Lyme Disease

Don't let ticks get under your skin

(HealthDay)—Just like people, ticks get more active as the weather gets warmer. So be sure to take steps to protect yourself against picking up an eight-legged hitchhiker when you're outdoors.

Apr 13, 2017
popularity0 comments 1

The virus in the cupboard

Just as we're getting used to knowing we have trillions of bacteria populating us, from our eyeballs to our intestines, comes word that we need to look beyond bacteria to even smaller squatters: the virome, a vast community ...

Feb 09, 2017
popularity22 comments 0

Lyme disease, or Lyme borreliosis, is an emerging infectious disease[when?] caused by at least three species of bacteria belonging to the genus Borrelia. Borrelia burgdorferi sensu stricto is the main cause of Lyme disease in the United States, whereas Borrelia afzelii and Borrelia garinii cause most European cases. The disease is named after the town of Lyme, Connecticut, USA, where a number of cases were identified in 1975. Although Allen Steere realized that Lyme disease was a tick-borne disease in 1978, the cause of the disease remained a mystery until 1981, when B. burgdorferi was identified by Willy Burgdorfer.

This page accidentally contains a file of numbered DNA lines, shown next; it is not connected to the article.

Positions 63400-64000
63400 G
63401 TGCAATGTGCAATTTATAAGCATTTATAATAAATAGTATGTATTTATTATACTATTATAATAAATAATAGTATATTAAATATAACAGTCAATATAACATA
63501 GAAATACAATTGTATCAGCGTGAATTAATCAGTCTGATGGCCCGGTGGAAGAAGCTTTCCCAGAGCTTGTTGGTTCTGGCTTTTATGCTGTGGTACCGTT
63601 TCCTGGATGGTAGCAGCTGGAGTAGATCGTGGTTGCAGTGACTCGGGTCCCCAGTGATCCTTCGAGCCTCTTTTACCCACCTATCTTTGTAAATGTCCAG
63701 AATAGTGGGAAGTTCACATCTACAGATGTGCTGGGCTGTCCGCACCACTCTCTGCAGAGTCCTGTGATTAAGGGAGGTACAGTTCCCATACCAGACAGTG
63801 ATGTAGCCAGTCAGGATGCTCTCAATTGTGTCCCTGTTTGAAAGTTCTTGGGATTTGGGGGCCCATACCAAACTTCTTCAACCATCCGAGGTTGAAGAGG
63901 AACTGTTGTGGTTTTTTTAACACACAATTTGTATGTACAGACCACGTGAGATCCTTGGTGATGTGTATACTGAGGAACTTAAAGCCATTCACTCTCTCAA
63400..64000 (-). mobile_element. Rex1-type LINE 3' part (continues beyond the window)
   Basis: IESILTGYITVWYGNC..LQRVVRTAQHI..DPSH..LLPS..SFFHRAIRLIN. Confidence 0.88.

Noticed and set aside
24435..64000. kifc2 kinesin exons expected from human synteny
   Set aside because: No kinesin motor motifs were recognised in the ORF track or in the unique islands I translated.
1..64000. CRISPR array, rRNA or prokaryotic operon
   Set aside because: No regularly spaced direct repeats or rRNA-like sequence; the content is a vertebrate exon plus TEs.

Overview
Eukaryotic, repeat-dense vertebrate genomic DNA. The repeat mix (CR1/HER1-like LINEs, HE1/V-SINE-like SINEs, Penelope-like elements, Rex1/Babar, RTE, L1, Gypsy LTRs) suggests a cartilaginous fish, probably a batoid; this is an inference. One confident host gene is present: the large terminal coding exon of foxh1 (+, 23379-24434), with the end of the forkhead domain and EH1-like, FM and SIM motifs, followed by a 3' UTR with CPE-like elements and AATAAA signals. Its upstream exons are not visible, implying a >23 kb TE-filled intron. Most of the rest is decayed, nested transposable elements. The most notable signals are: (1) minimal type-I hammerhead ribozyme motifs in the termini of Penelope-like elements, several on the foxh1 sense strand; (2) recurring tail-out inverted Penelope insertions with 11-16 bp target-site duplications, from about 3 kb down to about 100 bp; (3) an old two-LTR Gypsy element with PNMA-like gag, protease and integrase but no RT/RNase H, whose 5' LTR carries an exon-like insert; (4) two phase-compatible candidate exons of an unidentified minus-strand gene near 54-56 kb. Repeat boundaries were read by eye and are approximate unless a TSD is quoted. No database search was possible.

Lyme disease is the most common tick-borne disease in the Northern Hemisphere.[citation needed] Borrelia is transmitted to humans by the bite of infected ticks belonging to a few species of the genus Ixodes ("hard ticks"). Early symptoms may include fever, headache, fatigue, depression, and a characteristic circular skin rash called erythema migrans (EM). Left untreated, later symptoms may involve the joints, heart, and central nervous system. In most cases, the infection and its symptoms are eliminated by antibiotics, especially if the illness is treated early. Delayed or inadequate treatment can lead to the more serious symptoms, which can be disabling and difficult to treat. Lyme disease is a biosafety level 2 disease.[citation needed]

This text uses material from Wikipedia licensed under CC BY-SA

Latest Spotlight News

Diabetes app forecasts blood sugar levels

Columbia University researchers have developed a personalized algorithm that predicts the impact of particular foods on an individual's blood sugar levels. The algorithm has been integrated into an app, Glucoracle, that will ...